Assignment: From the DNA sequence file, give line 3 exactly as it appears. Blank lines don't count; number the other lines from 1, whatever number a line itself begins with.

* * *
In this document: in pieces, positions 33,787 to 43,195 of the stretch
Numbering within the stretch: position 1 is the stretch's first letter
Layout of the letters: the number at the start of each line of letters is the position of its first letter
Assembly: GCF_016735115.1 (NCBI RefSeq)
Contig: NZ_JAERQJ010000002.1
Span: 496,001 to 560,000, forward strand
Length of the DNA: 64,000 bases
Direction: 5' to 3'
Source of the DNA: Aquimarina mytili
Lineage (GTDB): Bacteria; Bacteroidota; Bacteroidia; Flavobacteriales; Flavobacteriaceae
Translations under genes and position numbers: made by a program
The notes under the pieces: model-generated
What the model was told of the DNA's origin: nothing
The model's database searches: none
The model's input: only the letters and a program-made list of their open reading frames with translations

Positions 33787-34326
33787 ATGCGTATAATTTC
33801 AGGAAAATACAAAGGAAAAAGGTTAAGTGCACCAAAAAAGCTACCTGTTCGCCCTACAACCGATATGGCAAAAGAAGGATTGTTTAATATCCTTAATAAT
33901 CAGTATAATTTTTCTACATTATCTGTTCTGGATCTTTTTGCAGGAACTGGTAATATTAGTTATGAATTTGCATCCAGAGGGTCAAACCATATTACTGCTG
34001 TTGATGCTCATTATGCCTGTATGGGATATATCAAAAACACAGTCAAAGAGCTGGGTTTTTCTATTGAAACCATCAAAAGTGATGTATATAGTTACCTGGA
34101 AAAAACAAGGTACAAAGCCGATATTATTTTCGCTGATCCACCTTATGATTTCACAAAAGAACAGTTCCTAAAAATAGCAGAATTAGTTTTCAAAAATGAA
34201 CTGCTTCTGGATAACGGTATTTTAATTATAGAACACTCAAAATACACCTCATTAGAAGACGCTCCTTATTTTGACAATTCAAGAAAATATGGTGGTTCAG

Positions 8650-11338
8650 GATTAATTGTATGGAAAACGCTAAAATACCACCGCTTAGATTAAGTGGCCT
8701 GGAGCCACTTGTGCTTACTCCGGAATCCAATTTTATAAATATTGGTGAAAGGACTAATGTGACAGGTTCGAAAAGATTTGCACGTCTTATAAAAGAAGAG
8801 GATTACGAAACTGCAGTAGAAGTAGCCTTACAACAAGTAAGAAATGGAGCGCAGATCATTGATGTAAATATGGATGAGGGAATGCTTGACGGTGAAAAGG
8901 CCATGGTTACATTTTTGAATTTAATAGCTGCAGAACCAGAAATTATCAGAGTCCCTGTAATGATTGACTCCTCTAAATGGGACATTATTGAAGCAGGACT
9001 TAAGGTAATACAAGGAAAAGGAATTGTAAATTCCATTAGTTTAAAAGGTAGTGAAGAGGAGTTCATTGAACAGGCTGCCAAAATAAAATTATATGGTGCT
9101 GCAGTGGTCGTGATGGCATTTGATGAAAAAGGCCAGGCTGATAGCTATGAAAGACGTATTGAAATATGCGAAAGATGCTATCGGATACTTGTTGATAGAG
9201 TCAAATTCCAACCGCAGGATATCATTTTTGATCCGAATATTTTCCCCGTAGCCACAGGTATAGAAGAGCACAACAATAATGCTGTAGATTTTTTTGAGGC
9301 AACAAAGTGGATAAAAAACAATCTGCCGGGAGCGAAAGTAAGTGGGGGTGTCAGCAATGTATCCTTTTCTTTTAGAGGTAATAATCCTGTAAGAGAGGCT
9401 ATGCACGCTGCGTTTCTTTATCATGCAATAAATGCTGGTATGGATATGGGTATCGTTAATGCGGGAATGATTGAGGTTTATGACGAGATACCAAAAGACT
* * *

Layout of the letters: the number at the start of each line of letters is the position of its first letter